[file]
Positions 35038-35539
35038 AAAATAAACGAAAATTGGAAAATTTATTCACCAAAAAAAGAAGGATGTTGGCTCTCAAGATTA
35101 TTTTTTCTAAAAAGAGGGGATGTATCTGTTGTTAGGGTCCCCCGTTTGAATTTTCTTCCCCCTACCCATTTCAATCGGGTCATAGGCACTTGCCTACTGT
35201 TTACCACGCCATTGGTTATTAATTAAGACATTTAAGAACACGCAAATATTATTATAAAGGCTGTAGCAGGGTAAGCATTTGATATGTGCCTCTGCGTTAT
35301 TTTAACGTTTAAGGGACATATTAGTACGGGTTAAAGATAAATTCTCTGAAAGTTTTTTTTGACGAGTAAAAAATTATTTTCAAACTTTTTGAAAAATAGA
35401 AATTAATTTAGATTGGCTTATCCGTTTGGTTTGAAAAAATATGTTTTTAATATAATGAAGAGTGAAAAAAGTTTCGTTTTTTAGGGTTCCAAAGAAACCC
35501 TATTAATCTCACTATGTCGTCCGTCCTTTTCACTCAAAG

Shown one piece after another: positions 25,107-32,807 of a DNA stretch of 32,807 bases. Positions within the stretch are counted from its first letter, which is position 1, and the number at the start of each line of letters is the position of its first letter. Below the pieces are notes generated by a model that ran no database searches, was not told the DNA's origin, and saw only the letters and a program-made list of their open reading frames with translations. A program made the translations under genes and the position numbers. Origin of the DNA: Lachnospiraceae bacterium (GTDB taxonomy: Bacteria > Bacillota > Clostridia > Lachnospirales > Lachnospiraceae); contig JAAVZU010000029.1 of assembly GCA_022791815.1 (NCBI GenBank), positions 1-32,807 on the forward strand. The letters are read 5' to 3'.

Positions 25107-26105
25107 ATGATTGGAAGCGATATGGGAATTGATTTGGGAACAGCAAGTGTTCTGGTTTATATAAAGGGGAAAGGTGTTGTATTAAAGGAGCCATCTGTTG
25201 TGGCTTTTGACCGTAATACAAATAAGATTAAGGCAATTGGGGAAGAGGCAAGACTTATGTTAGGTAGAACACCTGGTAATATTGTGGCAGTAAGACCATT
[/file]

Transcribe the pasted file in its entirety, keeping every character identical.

Positions 35038-35539
35038 AAAATAAACGAAAATTGGAAAATTTATTCACCAAAAAAAGAAGGATGTTGGCTCTCAAGATTA
35101 TTTTTTCTAAAAAGAGGGGATGTATCTGTTGTTAGGGTCCCCCGTTTGAATTTTCTTCCCCCTACCCATTTCAATCGGGTCATAGGCACTTGCCTACTGT
35201 TTACCACGCCATTGGTTATTAATTAAGACATTTAAGAACACGCAAATATTATTATAAAGGCTGTAGCAGGGTAAGCATTTGATATGTGCCTCTGCGTTAT
35301 TTTAACGTTTAAGGGACATATTAGTACGGGTTAAAGATAAATTCTCTGAAAGTTTTTTTTGACGAGTAAAAAATTATTTTCAAACTTTTTGAAAAATAGA
35401 AATTAATTTAGATTGGCTTATCCGTTTGGTTTGAAAAAATATGTTTTTAATATAATGAAGAGTGAAAAAAGTTTCGTTTTTTAGGGTTCCAAAGAAACCC
35501 TATTAATCTCACTATGTCGTCCGTCCTTTTCACTCAAAG

Shown one piece after another: positions 25,107-32,807 of a DNA stretch of 32,807 bases. Positions within the stretch are counted from its first letter, which is position 1, and the number at the start of each line of letters is the position of its first letter. Below the pieces are notes generated by a model that ran no database searches, was not told the DNA's origin, and saw only the letters and a program-made list of their open reading frames with translations. A program made the translations under genes and the position numbers. Origin of the DNA: Lachnospiraceae bacterium (GTDB taxonomy: Bacteria > Bacillota > Clostridia > Lachnospirales > Lachnospiraceae); contig JAAVZU010000029.1 of assembly GCA_022791815.1 (NCBI GenBank), positions 1-32,807 on the forward strand. The letters are read 5' to 3'.

Positions 25107-26105
25107 ATGATTGGAAGCGATATGGGAATTGATTTGGGAACAGCAAGTGTTCTGGTTTATATAAAGGGGAAAGGTGTTGTATTAAAGGAGCCATCTGTTG
25201 TGGCTTTTGACCGTAATACAAATAAGATTAAGGCAATTGGGGAAGAGGCAAGACTTATGTTAGGTAGAACACCTGGTAATATTGTGGCAGTAAGACCATT